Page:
Cinema pulse

Print edition : December 27, 2013

Outside a theatre showing Mani Ratnam's "Bombay". A file picture. Photo: THE HINDU ARCHIVES

An interesting and thought-provoking book on seeing India through its cinema.

VAMSEE JULURI is a professor of media studies at the University of San Francisco. He went to the United States after a terribly unhappy attempt at studying engineering. He became passionate about films and rose to his present position by dint of hard work. It is ironic that in his childhood, his parents actively discouraged him from seeing films possibly because of the detrimental effect it might have on his eyesight and the distraction it would be from his studies. His actor-mother Jamuna was a leading star in Tamil, Telugu and, occasionally, Hindi films for over 20 years from the late 1950s.

His parents believed that education came first for their son. His desire to become a writer was encouraged by the distinguished film critic the late Iqbal Masood, whom he met in New Delhi as a 15-year-old when his mother was on the National Film jury. Masood told young Vamsee that in order to become a writer, he would first have to read widely to learn the craft and to know the world. He did just that. In effect, Juluri had his cake and ate it too. He became a film studies expert, anchoring himself in Indian cinema, with an accent on Telugu cinema. His book Bollywood Nation is proof of his passionate interest in the subject.

His area of expertise is, however, a minefield because film studies scholars underpin their understanding of cinema in various ‘isms’ such as structuralism, post-structuralism and hermeneutics. Earlier, film studies experts interpreted their cinematic findings through psychoanalysis and even clinical psychiatry. There are others who use plain sociology as a base or even social anthropology. Each approach cited can lead to a stimulating discussion in the classroom. Cinema along with its language, syntax, grammar, and indeed its raison d’etre, gets lost along the way. Cinema then ceases to be a source of pleasure, instead it turns into a game of intellectual one-upmanship.

Juluri tries to steer clear of all the intellectual gamesmanship that goes on in the media studies departments in the universities of his adopted country, but he cannot avoid it all together; if he did he would lose his job. Academia in the U.S. is guided not only by the talent of the individual scholar but also by his/her ability to shed blood, sweat and tears in great quantities. Any scholar who tries to reveal the mystery and the beauty of cinema to students in an atmosphere of cultural dubiousness can be sacked summarily.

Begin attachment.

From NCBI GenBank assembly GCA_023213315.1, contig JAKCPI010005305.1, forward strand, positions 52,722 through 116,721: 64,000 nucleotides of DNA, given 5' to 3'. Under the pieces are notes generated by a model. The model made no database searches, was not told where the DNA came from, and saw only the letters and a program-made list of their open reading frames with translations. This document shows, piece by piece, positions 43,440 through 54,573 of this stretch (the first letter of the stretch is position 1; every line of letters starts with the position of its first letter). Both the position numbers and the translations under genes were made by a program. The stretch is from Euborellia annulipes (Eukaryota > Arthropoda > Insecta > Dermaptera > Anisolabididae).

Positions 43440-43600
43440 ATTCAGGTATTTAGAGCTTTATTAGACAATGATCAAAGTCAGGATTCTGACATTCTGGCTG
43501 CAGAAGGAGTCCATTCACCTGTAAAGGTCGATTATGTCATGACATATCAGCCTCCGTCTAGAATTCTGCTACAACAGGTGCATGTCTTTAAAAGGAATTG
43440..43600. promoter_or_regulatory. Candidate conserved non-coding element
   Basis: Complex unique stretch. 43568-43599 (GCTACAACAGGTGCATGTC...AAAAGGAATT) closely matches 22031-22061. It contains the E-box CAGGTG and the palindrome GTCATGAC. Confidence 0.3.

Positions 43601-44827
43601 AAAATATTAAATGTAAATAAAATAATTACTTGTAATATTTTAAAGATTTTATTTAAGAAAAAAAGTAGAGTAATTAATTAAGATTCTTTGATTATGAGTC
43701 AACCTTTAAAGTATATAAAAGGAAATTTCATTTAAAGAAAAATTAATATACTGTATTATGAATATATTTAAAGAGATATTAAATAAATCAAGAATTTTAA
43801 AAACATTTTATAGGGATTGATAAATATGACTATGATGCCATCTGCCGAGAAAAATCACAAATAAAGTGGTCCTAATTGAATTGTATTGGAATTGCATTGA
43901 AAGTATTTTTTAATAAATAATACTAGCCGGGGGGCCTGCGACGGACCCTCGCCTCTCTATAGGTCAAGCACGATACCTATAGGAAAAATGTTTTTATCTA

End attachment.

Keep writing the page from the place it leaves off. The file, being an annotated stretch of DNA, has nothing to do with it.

Juluri takes the safer route; he acquaints his students, most of them probably of Indian origin, with his version of India through commercial films in Hindi and Telugu and with comments thrown in on the epics, mainly the Ramayana and the Mahabharata, and, of course, Indian politics.

He quotes from Ramachandra Guha’s India After Gandhi: “... so long as Hindi films are watched and their songs sung, India will survive.” It is a lovely schoolboy thought that may not survive a test of logic. It is true that the Hindi film songs written and composed between 1935 and 1965 did become a unique art form, perhaps the only one in the history of independent India. The songs in contemporary Hindi films are divested of melody and interesting rhythm. They are copied from Western pop music and reflect the aspirations of the information technology generation in India. Whether these tuneless songs will be sung by the masses tomorrow or India will survive in an un-truncated form is a moot point. About the Guha quote, one can say that it is a charming conceit, no more.

Bollywood Nation is divided into four parts, namely, “God”, “Country”, “Home” and “World”. In his introduction, Juluri says, “People around the world are now left with new conditions to live in—cities instead of villages, anonymous communities of strangers instead of extended families, frozen foods (or famine for the other half) instead of local produce, bio-bureaucrats instead of healers, and, most of all, strange new mass-mediated ideas about one’s own self and one’s place in the world. That, in a few lines, is the big picture against which what cinema means to India is best understood. Indian cinema is a story not just about modernity, but postcolonial modernity.” The first part of his statement is valid but when he sets the context in which Indian cinema is to be seen and understood then problems arise.

Cinema for most Western and Indian scholars is an excuse for foisting their not-always-clear ideas about politics, society and philosophy, among other things, on impressionable students and munificent academic bodies. There is a living to be made, and given the context of sinking capitalism and virtual reality, no pun intended, an understandable one. Juluri quotes both from historians and film critics alike. In a country where social justice is an illusion for 80 per cent of the population, Hindu mythology with its plethora of gods takes the place of reality even now.

The author quotes noted film scholar/film-maker Chidananda Dasgupta in the context of Indian cinema: “Previously, the country of the gods had existed only in the mind’s eye... now, suddenly, these imagined scenes were on the screen, as reality.” Another quote from Dasgupta, about an open-air screening of a mythological film in a mofussil setting, reinforces the previous one, “As the screen lit up in the vast night in the open... a primeval dream unfolded before the eyes in which the gods lived... for the devout Hindu, it was almost like the traditional glimpse of God in a dream.”